NASA and the Community, Collaborative Rain, Hail, and Snow Network (CoCoRaHS) run by Colorado State University, Fort Collins, invite the public to participate in a free webinar to promote citizen science that involves rain and snow measurements across the United States.
CoCoRaHS is a citizen scientist network with more than 16,000 volunteers nationwide that encourages volunteers of all ages to record and monitor precipitation using accurate, low-cost rain gauges. The organization is working with NASA's Global Precipitation Measurement (GPM) mission, a new satellite mission that will help advance the understanding of Earth's water and energy cycles and improve forecasting of extreme events that cause natural disasters.
To launch their collaboration, NASA and CoCoRaHS will host a free webinar Feb. 13 featuring Dalia Kirschbaum, GPM application scientist and education and outreach coordinator, and Gail Skofronick-Jackson, GPM deputy project scientist, at NASA's Goddard Space Flight Center in Greenbelt, Md. The scientists will share details of the GPM mission with teachers and other members of the public and discuss how ground-based observations such as those from CoCoRaHS can contribute to the broader understanding of precipitation processes and interactions between the sea, air and land that produce changes in global rainfall and climate.
To attend the public webinar, registration is required at https://www3.gotomeeting.com/register/118800326.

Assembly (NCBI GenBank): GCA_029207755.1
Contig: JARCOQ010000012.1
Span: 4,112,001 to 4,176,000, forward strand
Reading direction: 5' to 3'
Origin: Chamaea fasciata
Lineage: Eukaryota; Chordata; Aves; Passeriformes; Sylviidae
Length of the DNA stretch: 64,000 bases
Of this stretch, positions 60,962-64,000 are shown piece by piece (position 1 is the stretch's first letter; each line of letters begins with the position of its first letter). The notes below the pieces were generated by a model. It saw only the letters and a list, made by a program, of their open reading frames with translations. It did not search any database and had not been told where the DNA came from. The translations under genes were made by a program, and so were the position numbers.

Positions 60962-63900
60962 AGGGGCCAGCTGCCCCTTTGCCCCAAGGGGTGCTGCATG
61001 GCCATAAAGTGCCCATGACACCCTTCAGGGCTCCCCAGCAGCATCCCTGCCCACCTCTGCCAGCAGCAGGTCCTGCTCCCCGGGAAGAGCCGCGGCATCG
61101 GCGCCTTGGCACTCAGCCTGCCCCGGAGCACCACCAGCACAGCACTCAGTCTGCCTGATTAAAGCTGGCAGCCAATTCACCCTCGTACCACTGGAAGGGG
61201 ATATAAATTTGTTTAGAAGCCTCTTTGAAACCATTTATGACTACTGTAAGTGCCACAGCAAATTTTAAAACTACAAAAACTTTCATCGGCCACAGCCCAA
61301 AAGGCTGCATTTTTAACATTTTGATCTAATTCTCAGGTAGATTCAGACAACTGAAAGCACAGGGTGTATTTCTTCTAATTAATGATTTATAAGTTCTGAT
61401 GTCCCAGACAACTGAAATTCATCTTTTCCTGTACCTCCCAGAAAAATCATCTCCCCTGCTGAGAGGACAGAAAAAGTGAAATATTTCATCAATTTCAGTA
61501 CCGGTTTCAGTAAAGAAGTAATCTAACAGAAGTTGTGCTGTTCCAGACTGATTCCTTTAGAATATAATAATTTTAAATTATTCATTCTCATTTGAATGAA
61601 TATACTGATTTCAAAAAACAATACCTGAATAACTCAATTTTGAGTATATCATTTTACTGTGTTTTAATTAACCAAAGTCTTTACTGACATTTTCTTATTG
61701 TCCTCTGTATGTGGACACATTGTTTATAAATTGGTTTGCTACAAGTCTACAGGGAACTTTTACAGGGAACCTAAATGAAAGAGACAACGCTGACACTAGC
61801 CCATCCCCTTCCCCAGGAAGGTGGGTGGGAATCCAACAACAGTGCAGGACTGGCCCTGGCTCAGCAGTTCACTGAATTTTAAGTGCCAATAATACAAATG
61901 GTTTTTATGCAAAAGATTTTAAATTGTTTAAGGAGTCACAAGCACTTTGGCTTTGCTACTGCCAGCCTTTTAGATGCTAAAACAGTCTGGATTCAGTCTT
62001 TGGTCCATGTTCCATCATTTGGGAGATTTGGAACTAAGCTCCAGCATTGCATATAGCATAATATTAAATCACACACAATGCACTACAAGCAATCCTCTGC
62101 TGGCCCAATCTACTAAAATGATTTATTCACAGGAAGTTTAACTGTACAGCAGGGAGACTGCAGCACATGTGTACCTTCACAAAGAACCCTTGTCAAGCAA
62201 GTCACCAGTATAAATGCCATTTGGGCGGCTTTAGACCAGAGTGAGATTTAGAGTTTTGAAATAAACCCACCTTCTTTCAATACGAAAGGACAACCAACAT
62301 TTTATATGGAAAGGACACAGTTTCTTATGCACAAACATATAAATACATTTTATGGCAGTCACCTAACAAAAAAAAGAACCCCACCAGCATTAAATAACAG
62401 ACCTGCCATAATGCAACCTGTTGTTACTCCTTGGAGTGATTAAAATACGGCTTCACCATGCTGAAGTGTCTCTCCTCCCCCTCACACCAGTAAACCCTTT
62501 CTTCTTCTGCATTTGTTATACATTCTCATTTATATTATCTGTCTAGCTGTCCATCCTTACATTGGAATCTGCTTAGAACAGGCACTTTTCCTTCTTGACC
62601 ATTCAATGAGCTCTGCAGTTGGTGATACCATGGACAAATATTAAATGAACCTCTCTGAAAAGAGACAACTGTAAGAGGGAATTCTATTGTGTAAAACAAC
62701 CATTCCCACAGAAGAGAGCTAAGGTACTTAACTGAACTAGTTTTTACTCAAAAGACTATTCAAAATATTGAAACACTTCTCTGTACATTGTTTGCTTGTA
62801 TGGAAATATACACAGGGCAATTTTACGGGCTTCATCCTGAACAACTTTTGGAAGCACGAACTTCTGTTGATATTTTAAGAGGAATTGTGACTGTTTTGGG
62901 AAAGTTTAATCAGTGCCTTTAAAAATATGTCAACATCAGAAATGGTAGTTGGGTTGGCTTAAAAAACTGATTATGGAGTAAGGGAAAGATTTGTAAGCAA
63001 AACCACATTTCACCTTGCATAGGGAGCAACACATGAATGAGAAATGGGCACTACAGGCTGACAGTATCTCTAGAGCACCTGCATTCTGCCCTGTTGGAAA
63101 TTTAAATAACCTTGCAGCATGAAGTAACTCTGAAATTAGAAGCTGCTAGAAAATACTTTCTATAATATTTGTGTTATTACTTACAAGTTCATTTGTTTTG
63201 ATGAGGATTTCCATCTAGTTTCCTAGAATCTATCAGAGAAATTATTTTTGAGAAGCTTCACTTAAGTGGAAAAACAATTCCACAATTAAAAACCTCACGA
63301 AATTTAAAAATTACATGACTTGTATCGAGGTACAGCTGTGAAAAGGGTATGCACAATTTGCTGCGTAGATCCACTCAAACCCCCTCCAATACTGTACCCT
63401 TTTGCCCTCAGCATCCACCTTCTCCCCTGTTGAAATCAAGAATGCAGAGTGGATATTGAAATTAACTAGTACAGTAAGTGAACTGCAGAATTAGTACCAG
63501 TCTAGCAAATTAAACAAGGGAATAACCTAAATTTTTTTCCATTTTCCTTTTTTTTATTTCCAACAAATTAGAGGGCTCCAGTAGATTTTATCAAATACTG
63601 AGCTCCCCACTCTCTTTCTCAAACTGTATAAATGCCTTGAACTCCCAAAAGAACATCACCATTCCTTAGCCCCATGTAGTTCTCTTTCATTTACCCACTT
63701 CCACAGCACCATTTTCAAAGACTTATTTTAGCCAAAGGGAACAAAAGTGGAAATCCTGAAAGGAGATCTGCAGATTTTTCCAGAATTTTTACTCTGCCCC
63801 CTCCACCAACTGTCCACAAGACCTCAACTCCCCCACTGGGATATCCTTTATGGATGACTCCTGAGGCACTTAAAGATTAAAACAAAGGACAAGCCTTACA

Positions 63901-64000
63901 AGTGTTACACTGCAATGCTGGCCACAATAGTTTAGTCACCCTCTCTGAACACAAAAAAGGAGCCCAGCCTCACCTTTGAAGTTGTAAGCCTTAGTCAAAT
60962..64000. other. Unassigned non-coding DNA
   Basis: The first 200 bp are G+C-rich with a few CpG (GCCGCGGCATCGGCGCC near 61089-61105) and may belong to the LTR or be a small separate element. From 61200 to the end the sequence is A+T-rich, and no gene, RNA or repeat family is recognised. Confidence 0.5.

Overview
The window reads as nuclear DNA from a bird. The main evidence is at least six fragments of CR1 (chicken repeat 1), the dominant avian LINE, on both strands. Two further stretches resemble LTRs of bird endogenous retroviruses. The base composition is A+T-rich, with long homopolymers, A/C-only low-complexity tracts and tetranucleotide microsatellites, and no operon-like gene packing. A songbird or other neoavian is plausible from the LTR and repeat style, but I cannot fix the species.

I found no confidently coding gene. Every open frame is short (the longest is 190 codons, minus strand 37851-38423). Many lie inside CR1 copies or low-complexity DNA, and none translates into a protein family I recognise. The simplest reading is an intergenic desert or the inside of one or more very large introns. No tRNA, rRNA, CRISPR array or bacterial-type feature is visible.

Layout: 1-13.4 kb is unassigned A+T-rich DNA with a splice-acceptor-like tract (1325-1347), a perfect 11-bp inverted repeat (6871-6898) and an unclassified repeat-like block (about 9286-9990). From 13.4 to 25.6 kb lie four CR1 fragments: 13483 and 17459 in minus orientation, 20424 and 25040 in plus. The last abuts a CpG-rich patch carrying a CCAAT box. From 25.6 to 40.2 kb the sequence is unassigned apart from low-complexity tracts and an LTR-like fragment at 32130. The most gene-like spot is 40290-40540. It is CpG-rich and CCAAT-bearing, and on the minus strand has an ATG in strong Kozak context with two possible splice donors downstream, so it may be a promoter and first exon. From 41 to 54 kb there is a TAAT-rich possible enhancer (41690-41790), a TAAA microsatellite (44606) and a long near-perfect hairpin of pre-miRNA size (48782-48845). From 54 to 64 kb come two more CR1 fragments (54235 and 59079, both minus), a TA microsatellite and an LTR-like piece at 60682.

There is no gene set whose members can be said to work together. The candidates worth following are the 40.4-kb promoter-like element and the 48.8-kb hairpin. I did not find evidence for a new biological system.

"There is a broad range of applications for GPM mission data that extends across socioeconomic sectors on the domestic and international level. That includes forecasting extreme events, improving agriculture models, and improving our understanding of tropical and extratropical cyclones and hurricanes," said Kirschbaum.
The combination of NASA's advancements in satellite technology will complement the enthusiasm of weather hobbyists around the nation as they contribute and report ground measurements of precipitation and real-world photographs of weather phenomena.
"By connecting what we observe from satellites with observations made by our CoCoRaHS network, we hope to improve understanding of how ground and satellite products can be used together to help monitor water resources and natural disasters such as floods," said Nolan Doesken, state climatologist of Colorado and CoCoRaHS project director at Colorado State.
GPM is an international satellite mission led by NASA and the Japan Aerospace Exploration Agency (JAXA). The GPM Core Observatory, to launch in 2014, will carry advanced instruments and have wider coverage of Earth's surface, allowing the mission to expand on the success of its predecessor, the Tropical Rainfall Measurement Mission (TRMM). In addition, the GPM Core Observatory will bring together rain measurements made by partner satellites from the National Oceanic and Atmospheric Administration and the space agencies of Japan, France and India and combine them into a global data set. Several different types of ground validation efforts at both local and global scales are being conducted to ensure that the precipitation measurements observed from space match what we experience at the surface.
For more information on the mission and NASA's Precipitation Education program, visit: http://pmm.nasa.gov/ or http://pmm.nasa.gov/education/
For more information about CoCoRaHS or to volunteer, visit: http://www.cocorahs.org/